Proof Both x and y verify (3), thus
(x ’ y) (t) + g(x(t)) ’ g(y(t)) = 0, t ∈ [0, T ].
With the notation
g(x(t))’g(y(t))
t ∈ [0, T ], x(t) = y(t)
x(t)’y(t)
r(t) = (24)
t ∈ [0, T ], x(t) = y(t),
0

we can write g(x(t)) ’ g(y(t)) = r(t)(x(t) ’ y(t)), t ∈ [0, T ] and therefore,
(x ’ y) (t) + r(t)(x(t) ’ y(t)) = 0, t ∈ [0, T ]
which implies
t
x(t) ’ y(t) = (x(0) ’ y(0))e’ r(s)ds
. (25)
0


Now it is clear that if x(0) ¤ y(0) we also have x(t) ¤ y(t), t ∈ [0, T ]. Suppose
now that x(0) > y(0). Taking t = T in (25) we obtain
T
x(T ) ’ y(T ) = (x(0) ’ y(0))e’ r(t)dt
. (26)
0



Since g is increasing, by the de¬nition of the function r we have r ≥ 0. Two
T T
cases are possible: (i) either 0 r(t)dt > 0, (ii) either 0 r(t)dt = 0 in which
case r(t) = 0, t ∈ [0, T ] (r vanishes in all points of continuity t such that
x(t) = y(t) and also in all points t with x(t) = y(t) by the de¬nition). Let us
analyse the ¬rst case (i). By (26) we deduce that x(T ) ’ y(T ) < x(0) ’ y(0) or
x(T ) ’ x(0) < y(T ) ’ y(0). Since x is sub-periodic we have x(0) ¤ x(T ) which
implies that y(T ) > y(0) which is in contradiction with the super-periodicity of
y ( y(T ) ¤ y(0)).
In the second case (ii) we have g(x(t)) = g(y(t)), t ∈ [0, T ] so (x ’ y) = 0 and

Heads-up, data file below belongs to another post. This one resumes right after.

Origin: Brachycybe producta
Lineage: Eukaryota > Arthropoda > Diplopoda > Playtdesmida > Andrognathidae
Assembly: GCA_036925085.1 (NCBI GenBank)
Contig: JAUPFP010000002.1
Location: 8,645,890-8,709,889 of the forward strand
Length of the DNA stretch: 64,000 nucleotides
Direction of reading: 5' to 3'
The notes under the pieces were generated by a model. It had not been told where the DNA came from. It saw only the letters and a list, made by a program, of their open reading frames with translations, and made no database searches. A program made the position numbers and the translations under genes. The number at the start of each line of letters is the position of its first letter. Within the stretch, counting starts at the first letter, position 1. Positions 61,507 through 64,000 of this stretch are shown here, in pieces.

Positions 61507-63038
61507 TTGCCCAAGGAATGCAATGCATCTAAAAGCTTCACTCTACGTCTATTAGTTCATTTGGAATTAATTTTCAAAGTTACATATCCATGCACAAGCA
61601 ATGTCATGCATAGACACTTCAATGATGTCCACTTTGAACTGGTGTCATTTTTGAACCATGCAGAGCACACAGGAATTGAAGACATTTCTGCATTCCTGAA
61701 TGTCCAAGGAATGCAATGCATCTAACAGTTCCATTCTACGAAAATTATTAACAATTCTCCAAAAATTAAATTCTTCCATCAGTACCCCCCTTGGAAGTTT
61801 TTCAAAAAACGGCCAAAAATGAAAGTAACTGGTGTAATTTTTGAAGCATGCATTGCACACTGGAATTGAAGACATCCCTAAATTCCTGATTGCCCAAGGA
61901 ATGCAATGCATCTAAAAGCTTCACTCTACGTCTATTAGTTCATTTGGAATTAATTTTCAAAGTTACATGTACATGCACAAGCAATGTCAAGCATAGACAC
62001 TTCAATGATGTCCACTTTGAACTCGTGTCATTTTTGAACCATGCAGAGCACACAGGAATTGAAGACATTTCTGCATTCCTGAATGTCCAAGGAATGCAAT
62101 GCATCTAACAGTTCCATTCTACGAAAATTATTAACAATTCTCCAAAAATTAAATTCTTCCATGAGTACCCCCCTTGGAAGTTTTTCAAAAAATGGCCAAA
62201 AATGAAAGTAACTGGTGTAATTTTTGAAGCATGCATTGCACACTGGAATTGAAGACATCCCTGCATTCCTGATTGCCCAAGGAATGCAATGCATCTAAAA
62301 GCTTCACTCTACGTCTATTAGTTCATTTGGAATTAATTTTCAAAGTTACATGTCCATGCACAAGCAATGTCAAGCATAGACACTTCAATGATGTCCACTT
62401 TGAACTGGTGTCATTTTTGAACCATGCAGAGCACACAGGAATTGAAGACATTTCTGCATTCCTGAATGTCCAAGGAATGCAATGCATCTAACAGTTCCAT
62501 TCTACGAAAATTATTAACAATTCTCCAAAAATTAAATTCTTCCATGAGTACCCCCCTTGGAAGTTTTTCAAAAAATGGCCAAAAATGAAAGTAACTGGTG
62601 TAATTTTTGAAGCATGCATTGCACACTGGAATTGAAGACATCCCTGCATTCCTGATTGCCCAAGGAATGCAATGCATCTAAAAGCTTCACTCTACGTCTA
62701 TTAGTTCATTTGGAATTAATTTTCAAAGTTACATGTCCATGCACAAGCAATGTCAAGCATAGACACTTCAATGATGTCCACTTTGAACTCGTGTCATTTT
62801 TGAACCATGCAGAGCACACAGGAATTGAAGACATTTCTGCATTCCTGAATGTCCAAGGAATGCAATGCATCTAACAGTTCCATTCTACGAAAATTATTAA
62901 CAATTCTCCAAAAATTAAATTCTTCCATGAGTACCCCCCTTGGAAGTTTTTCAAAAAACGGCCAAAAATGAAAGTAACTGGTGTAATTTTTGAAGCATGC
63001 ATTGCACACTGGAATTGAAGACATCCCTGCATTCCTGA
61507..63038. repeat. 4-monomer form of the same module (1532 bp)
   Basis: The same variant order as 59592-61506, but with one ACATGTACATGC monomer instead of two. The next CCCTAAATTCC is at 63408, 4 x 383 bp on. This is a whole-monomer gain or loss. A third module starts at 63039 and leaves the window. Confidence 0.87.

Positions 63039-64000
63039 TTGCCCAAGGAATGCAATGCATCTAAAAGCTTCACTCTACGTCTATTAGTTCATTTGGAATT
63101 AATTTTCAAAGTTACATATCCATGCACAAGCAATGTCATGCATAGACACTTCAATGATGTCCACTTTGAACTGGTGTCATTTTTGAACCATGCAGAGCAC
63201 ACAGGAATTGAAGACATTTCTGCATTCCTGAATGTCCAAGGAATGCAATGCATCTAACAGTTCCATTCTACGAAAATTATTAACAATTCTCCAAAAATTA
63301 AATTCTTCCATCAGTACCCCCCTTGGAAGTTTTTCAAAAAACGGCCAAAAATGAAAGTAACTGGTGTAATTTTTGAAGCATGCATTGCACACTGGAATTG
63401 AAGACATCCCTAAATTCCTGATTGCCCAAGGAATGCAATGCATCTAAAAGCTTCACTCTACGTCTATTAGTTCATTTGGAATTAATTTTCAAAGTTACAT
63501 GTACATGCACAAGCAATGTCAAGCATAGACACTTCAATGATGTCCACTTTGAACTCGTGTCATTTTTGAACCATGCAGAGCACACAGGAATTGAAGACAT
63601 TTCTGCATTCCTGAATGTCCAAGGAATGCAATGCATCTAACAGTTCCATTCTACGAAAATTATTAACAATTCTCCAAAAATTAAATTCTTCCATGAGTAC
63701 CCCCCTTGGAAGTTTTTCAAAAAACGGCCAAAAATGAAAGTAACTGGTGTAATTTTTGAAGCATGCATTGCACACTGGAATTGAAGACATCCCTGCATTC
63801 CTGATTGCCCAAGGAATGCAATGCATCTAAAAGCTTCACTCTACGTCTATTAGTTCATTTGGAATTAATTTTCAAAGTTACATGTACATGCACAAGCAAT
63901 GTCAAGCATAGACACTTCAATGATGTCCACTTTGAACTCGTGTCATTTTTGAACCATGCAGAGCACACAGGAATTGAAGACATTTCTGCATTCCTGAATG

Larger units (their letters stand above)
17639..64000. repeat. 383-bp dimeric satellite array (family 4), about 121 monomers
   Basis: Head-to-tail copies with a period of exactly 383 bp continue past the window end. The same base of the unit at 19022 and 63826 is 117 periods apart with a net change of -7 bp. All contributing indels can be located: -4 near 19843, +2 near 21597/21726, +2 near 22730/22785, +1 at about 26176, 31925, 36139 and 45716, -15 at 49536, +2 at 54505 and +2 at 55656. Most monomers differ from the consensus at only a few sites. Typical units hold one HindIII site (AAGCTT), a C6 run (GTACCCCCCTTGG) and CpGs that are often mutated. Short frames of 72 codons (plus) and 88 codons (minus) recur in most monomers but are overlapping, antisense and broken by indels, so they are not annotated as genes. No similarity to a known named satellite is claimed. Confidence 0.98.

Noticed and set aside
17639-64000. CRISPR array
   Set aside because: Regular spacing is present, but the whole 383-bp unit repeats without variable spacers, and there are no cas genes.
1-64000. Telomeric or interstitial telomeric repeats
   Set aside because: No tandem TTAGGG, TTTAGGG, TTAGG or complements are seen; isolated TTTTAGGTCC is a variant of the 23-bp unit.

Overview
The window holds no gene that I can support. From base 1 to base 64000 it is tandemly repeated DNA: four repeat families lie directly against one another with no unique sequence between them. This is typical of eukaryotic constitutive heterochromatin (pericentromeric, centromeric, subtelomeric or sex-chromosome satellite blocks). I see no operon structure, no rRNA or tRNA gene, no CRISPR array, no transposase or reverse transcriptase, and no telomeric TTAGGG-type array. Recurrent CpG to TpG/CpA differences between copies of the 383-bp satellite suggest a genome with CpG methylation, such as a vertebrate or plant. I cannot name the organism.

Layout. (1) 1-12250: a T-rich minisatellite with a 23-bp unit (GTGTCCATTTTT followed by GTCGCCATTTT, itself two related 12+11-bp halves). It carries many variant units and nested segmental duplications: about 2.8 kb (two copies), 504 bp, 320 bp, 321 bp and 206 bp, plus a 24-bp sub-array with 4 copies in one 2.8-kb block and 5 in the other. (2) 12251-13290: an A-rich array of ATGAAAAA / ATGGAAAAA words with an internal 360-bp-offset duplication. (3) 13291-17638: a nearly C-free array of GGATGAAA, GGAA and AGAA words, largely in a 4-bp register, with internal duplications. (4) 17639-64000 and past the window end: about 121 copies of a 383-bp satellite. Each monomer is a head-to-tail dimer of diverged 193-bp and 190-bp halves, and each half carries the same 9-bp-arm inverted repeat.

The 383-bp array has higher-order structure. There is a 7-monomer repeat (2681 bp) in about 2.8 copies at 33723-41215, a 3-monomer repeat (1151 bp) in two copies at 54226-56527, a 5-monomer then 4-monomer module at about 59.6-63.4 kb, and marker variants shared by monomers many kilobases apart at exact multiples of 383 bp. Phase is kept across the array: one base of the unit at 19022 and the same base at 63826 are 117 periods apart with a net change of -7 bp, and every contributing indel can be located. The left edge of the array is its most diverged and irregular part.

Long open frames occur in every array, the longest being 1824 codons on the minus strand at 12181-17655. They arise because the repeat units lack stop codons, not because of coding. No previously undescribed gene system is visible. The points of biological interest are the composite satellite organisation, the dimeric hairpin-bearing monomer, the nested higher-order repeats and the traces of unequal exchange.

therefore there is a constant C ∈ R such that x(t) = y(t) + C, t ∈ [0, T ]. Taking
t = 0 and t = T we obtain
0 ≥ x(0) ’ x(T ) = y(0) ’ y(T ) ≥ 0,
and thus x and y are both periodic which is in contradiction with the hypothesis.
In the following we will see how it is possible to retrieve the existence result for
periodic solutions by using the method of sub(super)-periodic solutions. Sup-
pose that f ∈ Range(g). Obviously both su¬cient conditions for existence of
sub(super)-periodic solutions are satis¬ed and thus there are x0 (y0 ) sub(super)-
periodic solutions. If y0 is even periodic the proof is complete. Assume that y0
is not periodic (y0 (0) > y0 (T )). Denote by M the set of sub-periodic solutions
for (3):
M = {x : [0, T ] ’ R : x sub-periodic solution , x0 (t) ¤ x(t), t ∈ [0, T ]}.
Since x0 ∈ M we have M = …. Moreover, from the comparison result since y0
is super-periodic but not periodic we have x ¤ y0 , ∀x ∈ M. We prove that M